I think I've made an interesting correlation between memoir and research and how the 2 merge. I am such the "teacher thinker" that I believe I am always searching for creative ways to explain difficult concepts to my students. As I have been pondering some of my upcoming summer grad school questions regarding the empirical aspects in my dissertation, I find it confusing. So the other day, I had a revelation of sorts and here is what I wrote:
"I was thinking about my jewelry collection the other day. I love my jewelry. I consider it to be my art that I get to wear, my proverbial "artwears" for the world to see easily without having to enter my house or art studio to see my art collection that hangs on my walls. I have been collecting this wearable art for years now, starting on my 12th birthday. I can still recall purchasing my first ring at a “real” jewelry store, and learning the term “filigree”. My step grandmother, Esther, took me to the store and together, we picked out a dainty, 14K yellow gold (that was a REALLY big deal back then) filigree ring with a topaz stone in a beige brown tone, that I adored! In my young mind, it defined me, this ring with a historical definition and a stone that told the world that I was born in November. I loved that ring, maybe as much as I loved my Esther. In fact, when I think about that ring, I consider how it symbolizes my eternal, neverending love for this remarkable woman. I think about how she was the ultimate teacher, the teacher who could make a simple shopping experience a true learning experience that will forever be embedded on a young artist’s mind.
As I sit here today, as a 46 year old woman, a teacher, I slowly begin to count the jewelry that I am wearing. 39 pieces of jewelry are adorning my body at this moment! 39! From my stacks of rings, 4 rings on 2 fingers and a thumb ring that I put on during my sophomore year of high school and have yet to take off. Each ring has a significant meaning, each necklace has a deep, personal meaning. From the thumbprint of my deceased son and the small diamond cross from my best friend Dee who saved me on the day of his memorial service, to my wedding band and engagement ring that symbolized my husband, Chuck's commitment and love for me, to Croy’s medical bracelet that I took off of his little wrist as they wheeled him away to donate his organs, to my toe ring that my daughter Carson and I got together at the beach 4 years ago.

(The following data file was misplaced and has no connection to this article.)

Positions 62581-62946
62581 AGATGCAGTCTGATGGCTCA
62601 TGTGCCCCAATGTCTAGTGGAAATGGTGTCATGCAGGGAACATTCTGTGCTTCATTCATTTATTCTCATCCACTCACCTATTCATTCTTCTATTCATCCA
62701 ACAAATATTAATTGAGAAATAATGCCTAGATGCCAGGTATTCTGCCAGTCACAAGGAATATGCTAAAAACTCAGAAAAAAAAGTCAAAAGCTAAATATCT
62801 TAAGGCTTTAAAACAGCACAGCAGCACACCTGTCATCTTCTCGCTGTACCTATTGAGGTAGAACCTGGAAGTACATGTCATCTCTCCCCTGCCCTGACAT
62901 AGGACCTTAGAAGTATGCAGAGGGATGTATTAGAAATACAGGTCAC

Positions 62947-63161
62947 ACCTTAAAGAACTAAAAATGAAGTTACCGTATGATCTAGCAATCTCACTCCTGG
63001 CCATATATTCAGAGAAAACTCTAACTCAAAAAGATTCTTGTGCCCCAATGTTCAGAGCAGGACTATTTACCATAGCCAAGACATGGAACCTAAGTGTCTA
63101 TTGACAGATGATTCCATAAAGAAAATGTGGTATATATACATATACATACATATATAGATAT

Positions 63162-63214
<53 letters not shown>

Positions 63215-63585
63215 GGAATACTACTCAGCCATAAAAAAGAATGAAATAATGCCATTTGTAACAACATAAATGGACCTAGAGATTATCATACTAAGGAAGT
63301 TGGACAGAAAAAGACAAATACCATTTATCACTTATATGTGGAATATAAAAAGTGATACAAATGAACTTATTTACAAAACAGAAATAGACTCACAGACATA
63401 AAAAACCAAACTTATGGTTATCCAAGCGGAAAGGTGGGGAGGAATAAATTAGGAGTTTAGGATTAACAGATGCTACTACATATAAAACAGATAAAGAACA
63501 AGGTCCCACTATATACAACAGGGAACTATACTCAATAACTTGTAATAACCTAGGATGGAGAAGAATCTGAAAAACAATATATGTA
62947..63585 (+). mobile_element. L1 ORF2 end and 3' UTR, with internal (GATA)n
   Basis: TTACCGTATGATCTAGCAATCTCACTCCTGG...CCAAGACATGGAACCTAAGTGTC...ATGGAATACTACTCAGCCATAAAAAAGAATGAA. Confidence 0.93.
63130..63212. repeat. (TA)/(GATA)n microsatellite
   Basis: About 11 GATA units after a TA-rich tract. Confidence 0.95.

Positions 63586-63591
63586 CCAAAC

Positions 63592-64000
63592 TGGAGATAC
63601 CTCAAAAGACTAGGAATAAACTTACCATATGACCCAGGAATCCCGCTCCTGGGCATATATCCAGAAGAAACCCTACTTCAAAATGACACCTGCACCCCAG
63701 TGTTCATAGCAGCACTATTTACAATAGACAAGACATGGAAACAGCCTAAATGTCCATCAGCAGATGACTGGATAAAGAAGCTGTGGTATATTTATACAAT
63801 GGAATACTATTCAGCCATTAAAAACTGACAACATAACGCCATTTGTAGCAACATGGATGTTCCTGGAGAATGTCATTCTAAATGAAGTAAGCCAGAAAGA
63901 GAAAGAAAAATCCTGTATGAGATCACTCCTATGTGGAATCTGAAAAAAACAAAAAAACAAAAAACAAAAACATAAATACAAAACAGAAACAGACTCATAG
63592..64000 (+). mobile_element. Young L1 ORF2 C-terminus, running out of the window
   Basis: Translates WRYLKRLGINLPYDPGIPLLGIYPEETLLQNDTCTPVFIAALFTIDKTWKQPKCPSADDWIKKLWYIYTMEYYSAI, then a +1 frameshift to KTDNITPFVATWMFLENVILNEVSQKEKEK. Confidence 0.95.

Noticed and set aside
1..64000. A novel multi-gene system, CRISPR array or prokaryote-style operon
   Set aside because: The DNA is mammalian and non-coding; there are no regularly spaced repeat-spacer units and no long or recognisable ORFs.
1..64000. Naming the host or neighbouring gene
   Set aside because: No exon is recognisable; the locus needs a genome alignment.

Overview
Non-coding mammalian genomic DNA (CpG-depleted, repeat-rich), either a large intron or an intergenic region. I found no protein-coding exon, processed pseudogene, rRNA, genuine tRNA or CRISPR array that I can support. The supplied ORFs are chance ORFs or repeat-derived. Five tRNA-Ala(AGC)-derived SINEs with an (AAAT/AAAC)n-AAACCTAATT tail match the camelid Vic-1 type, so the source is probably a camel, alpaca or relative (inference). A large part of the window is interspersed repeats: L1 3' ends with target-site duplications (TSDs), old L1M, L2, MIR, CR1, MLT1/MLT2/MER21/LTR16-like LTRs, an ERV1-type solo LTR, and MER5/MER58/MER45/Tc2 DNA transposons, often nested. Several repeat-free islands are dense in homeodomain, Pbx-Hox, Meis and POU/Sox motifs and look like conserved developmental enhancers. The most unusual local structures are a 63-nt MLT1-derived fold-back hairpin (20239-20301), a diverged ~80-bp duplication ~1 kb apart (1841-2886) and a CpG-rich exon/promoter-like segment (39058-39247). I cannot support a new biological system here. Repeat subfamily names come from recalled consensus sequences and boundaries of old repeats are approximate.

I have a multitude of silver bangle bracelets, one to document each of my trips to Mexico and St. Martin, my souvenirs, each with a memory that brings me joy. I have jewelry that has text inscribed in it, such as my ring that now sits in between my engagement ring and my wedding band that simply says, CROY CARSON, and my ring that states, PURSUE HAPPINESS, a gentle reminder to do just that. I have a bracelet that says, MAY YOUR CRAYONS NEVER MELT that sits right next to my classical Tiffany heart link bracelet given to me by my Chuck on our 5th wedding anniversary. I have a tiny diamond stud earring in my 5th earring piercing that is from my Mamaw, and 2 anklets that I started collecting a few Christmases ago selected by Carson. I could go on and on reflecting on the individual stories each piece of jewelry represents, in fact, I could reflect on the contents of my jewelry box and perhaps write my entire dissertation. These stories from each piece of precious jewelry take on a life of their own and I begin to understand the essence of how memoir meets research. As I reflect on my jewelry collection, the gold and silver metal that adorns my body, I become intrigued about the history of jewelry. I think about how Esther, who lived in Tucson and worked with Native American children, had a beautiful jewelry collection and I want to know more about her jewelry and the jewelry from her Navajo friends and the symbolic meanings behind the engraved silver and turquoise pieces that define a part of their culture. So I begin to research the history of jewelry.
And this is how it begins. My personal story and interests lead me to the scholarly information that is out there and I begin to better understand the relationship of how one's personal life story becomes a part of the research "data"." And in my case, I then begin to form and write new curricula around the merged personal story and scholarly info to inform a new genre of learner - it's a beautiful circle where the learning never ends.
And it all started with a simple story of an art teacher's jewelry collection.
From this short memoir, I am ready to begin a bit of historical research on jewelry to combine my story with that of the academic story! Who knew there was so much to learn by taking a moment to reflect on the obvious in our lives.